The Sleeping Lady, retold by Ann Dixon

The Sleeping Lady retold by Ann Dixon

The Sleeping Lady retold by Ann Dixon

today’s children storybook summary is

The Sleeping Lady

Retold by Ann Dixon

Paintings by Elizabeth Johns

Storyline: This is retold a legend of the Inlet People of Alaska and their legacy. It is said that, long ago, there lived some giant people on the shores of Cook Inlet. The weather was warm, the natives had flower, fruits, and wild animals roamed the forest. The Inlet people were living in harmony with the land, in peace and happiness. But soon, this will come to an end. Just as a young man named Nekatla and a young woman named Susitna were about to marry, the news came about a northern tribe of warriors that were coming to occupy the land. The Inlet people made council to decide what to do. Among other propositions, Nekatla said that they should take gifts and go meet the warriors. As they would see them peaceful, the tribe will understand that they don’t need to make war and that there is enough for everybody to live in peace. As the council approved Nekatla’s plan and all men gathered to go meet the warriors, Nekatla and Susitna said goodbye. The young woman told him that she will wait for him to return on a green grassy meadow. She waited days and weeks but Neklata didn’t return. Tired, she fell on a long sleep. All of the sudden, one of the men that have gone with Nekatla returned and said that everybody is dead: the invading tribe had everybody killed. The women and children wept with great sorrow. They wanted to wake up Susitna to tell her the news but instead they decided to spear her and let her sleep, covered by a blanket made out of green grass. Soon, it started to snow. And it snowed for seven days and everybody got covered in snow…THE END. Susitna is still sleeping (you can see her shape among the hills) and the people that inhabiting the land are smaller.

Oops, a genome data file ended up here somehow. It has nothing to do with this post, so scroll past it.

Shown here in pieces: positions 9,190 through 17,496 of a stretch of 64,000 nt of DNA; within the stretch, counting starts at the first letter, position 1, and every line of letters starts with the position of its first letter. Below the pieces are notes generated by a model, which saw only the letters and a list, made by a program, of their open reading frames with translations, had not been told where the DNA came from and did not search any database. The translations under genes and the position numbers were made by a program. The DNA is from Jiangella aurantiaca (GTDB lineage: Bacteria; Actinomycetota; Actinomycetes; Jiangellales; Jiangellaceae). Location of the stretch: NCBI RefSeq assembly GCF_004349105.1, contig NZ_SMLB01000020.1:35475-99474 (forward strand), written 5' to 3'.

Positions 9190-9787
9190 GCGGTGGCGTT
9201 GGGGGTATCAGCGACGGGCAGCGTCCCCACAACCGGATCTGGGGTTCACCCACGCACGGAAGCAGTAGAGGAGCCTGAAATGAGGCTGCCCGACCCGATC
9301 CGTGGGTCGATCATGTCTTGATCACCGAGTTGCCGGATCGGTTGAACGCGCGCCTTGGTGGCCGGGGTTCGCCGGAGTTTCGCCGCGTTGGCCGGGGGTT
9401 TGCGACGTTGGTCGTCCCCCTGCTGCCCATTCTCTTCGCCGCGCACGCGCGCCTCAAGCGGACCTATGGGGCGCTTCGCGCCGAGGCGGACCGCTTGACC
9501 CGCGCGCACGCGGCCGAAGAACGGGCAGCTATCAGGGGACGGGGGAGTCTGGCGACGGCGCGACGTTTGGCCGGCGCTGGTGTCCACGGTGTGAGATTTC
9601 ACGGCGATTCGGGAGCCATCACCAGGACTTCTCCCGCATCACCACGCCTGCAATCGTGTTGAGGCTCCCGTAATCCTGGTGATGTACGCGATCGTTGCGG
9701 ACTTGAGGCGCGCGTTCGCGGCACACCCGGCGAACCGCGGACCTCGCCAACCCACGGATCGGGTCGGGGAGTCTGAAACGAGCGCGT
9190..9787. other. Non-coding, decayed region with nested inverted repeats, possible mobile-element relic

But wait, it is said that when people will learn to live in peace then Nekatla will return and Susitna will awaken.

Characters: Nekatla, Susitna, people

Illustration: Elizabeth Johns is the illustrator of this book. They are actually paintings. Each page has an illustration that describes and complements the story. The scenes, that are vivid and detailed, have a nice trim around, a rich frame. The colors are deep and sometimes dark. Depiction are true to the story.

Age: n/a

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